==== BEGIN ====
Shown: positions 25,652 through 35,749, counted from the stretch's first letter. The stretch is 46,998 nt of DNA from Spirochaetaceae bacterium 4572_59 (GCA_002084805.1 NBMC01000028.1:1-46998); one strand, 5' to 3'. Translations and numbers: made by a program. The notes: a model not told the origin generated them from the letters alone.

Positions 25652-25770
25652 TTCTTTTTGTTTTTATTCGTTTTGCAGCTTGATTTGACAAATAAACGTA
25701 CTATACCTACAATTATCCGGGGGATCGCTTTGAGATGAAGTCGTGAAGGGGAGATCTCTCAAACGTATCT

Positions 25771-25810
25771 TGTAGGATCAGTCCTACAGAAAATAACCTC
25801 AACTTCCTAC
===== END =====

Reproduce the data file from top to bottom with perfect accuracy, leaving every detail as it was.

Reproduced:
Shown: positions 25,652 through 35,749, counted from the stretch's first letter. The stretch is 46,998 nt of DNA from Spirochaetaceae bacterium 4572_59 (GCA_002084805.1 NBMC01000028.1:1-46998); one strand, 5' to 3'. Translations and numbers: made by a program. The notes: a model not told the origin generated them from the letters alone.

Positions 25652-25770
25652 TTCTTTTTGTTTTTATTCGTTTTGCAGCTTGATTTGACAAATAAACGTA
25701 CTATACCTACAATTATCCGGGGGATCGCTTTGAGATGAAGTCGTGAAGGGGAGATCTCTCAAACGTATCT

Positions 25771-25810
25771 TGTAGGATCAGTCCTACAGAAAATAACCTC
25801 AACTTCCTAC